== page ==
Study focus: CCISD special education

March 6, 2019

A consulting firm has recommended steps that that Clear Creek ISD can take to improve its special education program that include providing more relevant information to parents through the district’s website, newsletter and social media.

The firm, Gibson Consulting Group, has also advised that the district improve communication with parents regarding children’s academic and behavioral performance.

Making the school’s website more accessible for parents is important because it makes it easier for them find vital information about their child’s education, firm representative Cindy Elsberry told trustees in a March 4 presentation. She said using simpler terminology would be helpful as well.

Some of the program’s strengths, according to the firm, include improvement in student achievement, a significant boost in the in the percentage of students in inclusionary settings, well-written and comprehensive transition plans, an efficient staff and the recently implemented Special Education Parent Advisory Council.

After a May protest by parents voicing concerns regarding how students were treated in the special education program, Clear Creek ISD hired the firm, a research group that specializes in solving complex problems within the public education system, to investigate the program.

Gibson Consulting reported spending months conducting interviews with parents and teachers, analyzing data and researching during multiple visits to the district’s campuses. The firm has done similar studies in area school districts including Fort Bend ISD and Katy ISD.

The project began in August to identify the strengths of the district’s special education program and offer improvements to affect the outcomes of students with disabilities.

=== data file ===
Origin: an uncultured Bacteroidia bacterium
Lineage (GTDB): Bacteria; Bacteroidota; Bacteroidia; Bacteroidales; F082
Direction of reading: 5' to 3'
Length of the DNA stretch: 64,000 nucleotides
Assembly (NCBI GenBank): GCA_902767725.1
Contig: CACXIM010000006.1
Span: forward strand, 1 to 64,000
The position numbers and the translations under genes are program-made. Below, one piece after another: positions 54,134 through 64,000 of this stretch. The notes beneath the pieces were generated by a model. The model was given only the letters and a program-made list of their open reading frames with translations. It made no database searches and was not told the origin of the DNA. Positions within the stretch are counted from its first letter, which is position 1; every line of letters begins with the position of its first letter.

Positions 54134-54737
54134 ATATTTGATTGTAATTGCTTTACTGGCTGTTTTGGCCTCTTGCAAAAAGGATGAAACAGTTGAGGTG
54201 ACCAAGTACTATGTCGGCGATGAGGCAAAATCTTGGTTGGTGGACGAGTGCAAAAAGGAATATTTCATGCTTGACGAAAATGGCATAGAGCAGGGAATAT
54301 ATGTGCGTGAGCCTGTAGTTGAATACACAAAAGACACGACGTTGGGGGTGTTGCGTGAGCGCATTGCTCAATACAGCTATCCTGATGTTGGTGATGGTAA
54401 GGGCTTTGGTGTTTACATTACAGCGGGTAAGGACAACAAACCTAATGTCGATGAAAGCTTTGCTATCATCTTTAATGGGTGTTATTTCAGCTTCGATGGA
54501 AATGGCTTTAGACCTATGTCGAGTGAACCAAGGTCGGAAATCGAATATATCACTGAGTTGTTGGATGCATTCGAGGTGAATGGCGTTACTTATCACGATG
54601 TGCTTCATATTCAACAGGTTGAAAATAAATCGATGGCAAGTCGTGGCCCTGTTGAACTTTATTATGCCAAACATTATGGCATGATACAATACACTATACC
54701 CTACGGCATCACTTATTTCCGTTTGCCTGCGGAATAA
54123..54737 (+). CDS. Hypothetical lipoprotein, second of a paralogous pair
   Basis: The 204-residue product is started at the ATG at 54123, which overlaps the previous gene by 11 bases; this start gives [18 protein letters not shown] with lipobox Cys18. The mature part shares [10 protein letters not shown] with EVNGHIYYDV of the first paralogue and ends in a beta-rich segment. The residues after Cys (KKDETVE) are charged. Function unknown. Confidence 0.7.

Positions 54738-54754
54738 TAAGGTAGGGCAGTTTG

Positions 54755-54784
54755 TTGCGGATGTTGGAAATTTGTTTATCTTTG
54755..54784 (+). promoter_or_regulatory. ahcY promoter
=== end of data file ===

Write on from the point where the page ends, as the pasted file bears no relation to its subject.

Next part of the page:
Gibson administered 4,629 surveys to measure parents’ perception of the quality and responsiveness of services their children are receiving. There was a 27 percent response rate to the surveys, which firm representative Keri Munkwitz said is a high percentage.

“Parents’ input was important and valuable to this project,” Munkwitz said.

Some of the firm’s recommended improvements include:

Monitoring and using outcomes data to ensure adequate academic and behavioral progress is being made by all students with disabilities.

Elsberry said this should be monitored throughout the school year and not just at the beginning.

Incorporating Campus Support Plans into each campuses’ school improvement plan.

Accelerating use of digital teaching and learning personalizing learning for students with disabilities.

“Last fall, we did not see a lot of use of technology,” Elsberry said, adding that there’s untapped possibilities for how it could aid teachers.

Mangala Lone, a mother of a sophomore at Clear Springs High School who is in the special education program, said she has been happy with the program in general but thought the idea of more communication between the parents and the teachers would be helpful.

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